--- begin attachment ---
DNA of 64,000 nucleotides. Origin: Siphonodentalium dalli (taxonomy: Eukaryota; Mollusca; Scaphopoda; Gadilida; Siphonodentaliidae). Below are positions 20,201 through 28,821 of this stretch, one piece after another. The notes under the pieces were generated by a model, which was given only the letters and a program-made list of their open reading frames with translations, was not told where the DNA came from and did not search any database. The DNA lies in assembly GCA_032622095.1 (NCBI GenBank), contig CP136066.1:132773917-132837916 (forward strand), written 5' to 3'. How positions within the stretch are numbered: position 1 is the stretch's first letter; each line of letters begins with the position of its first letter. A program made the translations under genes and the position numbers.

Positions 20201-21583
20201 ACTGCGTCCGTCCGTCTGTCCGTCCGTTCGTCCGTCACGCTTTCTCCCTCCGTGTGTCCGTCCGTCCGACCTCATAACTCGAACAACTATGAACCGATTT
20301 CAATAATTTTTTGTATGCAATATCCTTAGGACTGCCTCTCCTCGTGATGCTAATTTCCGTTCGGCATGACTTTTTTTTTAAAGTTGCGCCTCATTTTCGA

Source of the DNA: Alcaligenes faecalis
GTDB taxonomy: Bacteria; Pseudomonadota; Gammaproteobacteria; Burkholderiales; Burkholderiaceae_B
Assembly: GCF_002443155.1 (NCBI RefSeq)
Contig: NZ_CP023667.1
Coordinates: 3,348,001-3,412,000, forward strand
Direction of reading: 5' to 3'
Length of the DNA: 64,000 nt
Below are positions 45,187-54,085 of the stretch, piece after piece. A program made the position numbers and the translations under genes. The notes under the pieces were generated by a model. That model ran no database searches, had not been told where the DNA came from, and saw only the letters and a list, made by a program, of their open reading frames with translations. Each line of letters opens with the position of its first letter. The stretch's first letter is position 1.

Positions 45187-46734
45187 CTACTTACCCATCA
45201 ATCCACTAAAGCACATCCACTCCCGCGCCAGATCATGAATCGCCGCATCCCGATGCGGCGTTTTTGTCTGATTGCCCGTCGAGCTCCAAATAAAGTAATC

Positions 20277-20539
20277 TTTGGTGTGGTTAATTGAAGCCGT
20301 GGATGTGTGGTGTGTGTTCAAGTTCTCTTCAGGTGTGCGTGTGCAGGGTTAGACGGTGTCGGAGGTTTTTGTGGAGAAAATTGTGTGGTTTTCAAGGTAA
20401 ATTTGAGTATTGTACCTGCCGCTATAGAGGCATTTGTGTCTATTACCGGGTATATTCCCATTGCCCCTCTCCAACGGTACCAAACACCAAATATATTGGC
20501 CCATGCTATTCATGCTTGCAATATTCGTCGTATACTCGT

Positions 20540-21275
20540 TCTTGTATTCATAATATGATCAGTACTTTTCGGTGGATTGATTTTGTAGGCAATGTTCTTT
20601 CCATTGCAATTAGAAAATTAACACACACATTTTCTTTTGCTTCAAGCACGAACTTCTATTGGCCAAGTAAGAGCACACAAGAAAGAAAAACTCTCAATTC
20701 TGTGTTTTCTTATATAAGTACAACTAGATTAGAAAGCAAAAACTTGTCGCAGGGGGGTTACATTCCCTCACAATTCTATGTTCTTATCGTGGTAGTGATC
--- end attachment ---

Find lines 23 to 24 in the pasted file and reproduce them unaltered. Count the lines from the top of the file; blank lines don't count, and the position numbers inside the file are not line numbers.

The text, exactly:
20601 CCATTGCAATTAGAAAATTAACACACACATTTTCTTTTGCTTCAAGCACGAACTTCTATTGGCCAAGTAAGAGCACACAAGAAAGAAAAACTCTCAATTC
20701 TGTGTTTTCTTATATAAGTACAACTAGATTAGAAAGCAAAAACTTGTCGCAGGGGGGTTACATTCCCTCACAATTCTATGTTCTTATCGTGGTAGTGATC